(AP Photo/Gary Kazanjian)

(Bloomberg Business) — For teenagers, a summer job is a rite of passage. They learn the freedom that comes with earning their own money — along with the misery and boredom of the daily grind. But until recently it’s been nearly impossible for most teens to find work. Even as the economy improved, the unemployment rate for 16-to-19 year olds hovered around 25 percent for years.

This could be the best summer for teen jobs since at least 2008. In the last several months, the teen unemployment rate dipped below 18 percent — a big improvement, even if it’s still triple the rate for the general population.

But even if the economy keeps improving, don’t expect a return to the heyday of the summer job. 

Most teens aren’t counted in the unemployment rate because they aren’t bothering to look for work. And the disappearance of teens from the workforce is a long-term trend that started even before the recession of 2007-to-2009. As recently as 2000, more than half of teenagers were in the workforce, as measured by the the labor force participation rate for 16-to-19 year olds. Today, it’s less than a third.

One theory is that teens are just too busy these days with other activities. They’re studying for SATs, training for fall sports, going away to enrichment camps and doing volunteer work that will look good on college applications, says Andrew Challenger, vice president of staffing firm Challenger, Gray & Christmas. They’re also recovering from busy school years.

“Kids are getting worked so much harder in school these days,” Challenger says. “By the time summer rolls around, they really do need that summer break.”

Another explanation for the shrinking teen workforce is economic. Even before the recession, the labor market wasn’t perfect. As wages stagnated in the 2000s, adults have been taking low-wage, low-skill jobs traditionally reserved for teenagers.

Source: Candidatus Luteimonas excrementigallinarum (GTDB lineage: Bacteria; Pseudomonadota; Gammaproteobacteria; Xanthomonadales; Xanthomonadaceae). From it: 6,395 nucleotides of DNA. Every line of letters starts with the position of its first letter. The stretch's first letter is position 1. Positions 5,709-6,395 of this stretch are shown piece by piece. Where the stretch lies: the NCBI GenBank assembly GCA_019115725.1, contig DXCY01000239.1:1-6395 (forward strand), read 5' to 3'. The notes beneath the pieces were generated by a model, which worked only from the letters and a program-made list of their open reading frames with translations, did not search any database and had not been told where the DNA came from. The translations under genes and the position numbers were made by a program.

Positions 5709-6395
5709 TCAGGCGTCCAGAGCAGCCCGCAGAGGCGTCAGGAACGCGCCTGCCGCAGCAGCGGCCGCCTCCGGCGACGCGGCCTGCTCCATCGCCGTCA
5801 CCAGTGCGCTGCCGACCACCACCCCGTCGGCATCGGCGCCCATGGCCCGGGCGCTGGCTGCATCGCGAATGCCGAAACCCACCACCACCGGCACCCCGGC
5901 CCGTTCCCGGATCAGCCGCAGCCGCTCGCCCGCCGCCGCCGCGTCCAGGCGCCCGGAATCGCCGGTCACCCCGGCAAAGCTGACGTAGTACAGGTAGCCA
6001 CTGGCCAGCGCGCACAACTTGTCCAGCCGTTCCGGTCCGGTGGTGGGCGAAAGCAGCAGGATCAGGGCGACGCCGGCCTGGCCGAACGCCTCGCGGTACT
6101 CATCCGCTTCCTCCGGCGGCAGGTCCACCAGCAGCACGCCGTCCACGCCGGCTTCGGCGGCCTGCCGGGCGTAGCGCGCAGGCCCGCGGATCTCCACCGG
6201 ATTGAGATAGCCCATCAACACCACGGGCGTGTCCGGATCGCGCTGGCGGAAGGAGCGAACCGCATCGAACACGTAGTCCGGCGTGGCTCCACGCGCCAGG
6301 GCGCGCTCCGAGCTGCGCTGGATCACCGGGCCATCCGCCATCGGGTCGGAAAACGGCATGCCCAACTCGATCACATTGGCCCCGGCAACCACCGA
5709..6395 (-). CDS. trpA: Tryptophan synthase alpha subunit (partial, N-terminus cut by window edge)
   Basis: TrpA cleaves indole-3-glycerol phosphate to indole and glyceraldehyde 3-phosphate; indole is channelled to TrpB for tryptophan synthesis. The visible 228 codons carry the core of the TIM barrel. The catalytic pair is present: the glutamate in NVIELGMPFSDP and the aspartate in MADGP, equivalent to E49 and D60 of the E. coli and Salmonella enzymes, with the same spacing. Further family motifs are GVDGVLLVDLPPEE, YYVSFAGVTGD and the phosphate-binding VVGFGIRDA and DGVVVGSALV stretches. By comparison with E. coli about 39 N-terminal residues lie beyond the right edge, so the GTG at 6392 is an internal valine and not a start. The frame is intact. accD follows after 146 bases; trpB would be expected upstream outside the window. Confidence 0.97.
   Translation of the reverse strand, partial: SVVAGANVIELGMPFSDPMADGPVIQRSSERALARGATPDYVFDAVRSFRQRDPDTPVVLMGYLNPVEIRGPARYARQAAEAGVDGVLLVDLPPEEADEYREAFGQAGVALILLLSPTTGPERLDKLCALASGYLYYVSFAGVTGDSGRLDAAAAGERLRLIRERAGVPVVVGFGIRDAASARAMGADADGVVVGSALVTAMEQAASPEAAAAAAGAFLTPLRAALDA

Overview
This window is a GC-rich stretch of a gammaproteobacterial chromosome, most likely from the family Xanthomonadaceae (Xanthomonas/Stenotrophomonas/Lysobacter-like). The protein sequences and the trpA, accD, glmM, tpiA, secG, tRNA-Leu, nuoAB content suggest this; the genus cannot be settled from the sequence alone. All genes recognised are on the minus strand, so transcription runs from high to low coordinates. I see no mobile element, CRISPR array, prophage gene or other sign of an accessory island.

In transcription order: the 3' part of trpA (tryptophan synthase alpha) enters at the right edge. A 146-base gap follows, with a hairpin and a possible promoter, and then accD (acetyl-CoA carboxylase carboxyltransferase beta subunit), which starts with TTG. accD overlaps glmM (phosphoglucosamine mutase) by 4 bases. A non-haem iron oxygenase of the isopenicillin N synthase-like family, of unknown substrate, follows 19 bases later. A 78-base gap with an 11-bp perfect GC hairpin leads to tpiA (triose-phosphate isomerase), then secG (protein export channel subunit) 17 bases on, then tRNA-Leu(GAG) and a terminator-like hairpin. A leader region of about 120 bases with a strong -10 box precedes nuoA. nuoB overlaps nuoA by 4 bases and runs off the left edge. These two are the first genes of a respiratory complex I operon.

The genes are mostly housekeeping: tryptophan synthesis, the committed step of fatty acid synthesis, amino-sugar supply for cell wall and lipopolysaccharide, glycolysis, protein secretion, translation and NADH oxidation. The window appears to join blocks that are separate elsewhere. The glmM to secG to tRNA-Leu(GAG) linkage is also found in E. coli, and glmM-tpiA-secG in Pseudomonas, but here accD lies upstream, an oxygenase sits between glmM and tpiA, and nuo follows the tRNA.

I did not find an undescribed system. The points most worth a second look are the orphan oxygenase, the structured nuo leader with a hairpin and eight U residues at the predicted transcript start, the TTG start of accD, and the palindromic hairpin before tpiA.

To add to the trouble, teens are rarely savvy job hunters. They don’t always know where to look for jobs, and they give up easily. Social media and Google searches are often less helpful than old-fashioned networking.

“You can’t find a job sitting behind a computer,” Challenger says.

This summer, a teen’s job outlook may depend on where he or she lives. Minnesota has the fifth-lowest unemployment rate. Oriane Casale, who tracks local job trends for the Minnesota Department of Employment and Economic Development, expects teens there to have a much easier time finding jobs this summer. Fast food restaurants in the Twin Cities seem desperate for workers, she says. 

Plentiful jobs wouldn’t just give teens some extra pocket money. Many studies show that summer jobs pay off long-term, boosting school attendance, lowering crime rates and setting teens up for career success later on. For college-bound kids, these advantages may be less crucial— especially if they’re using their summers productively. But for teens not planning to go to college, a little job experience is vital to understanding what employers want.

“You’re not born knowing how to put together a resume,” Casale says.

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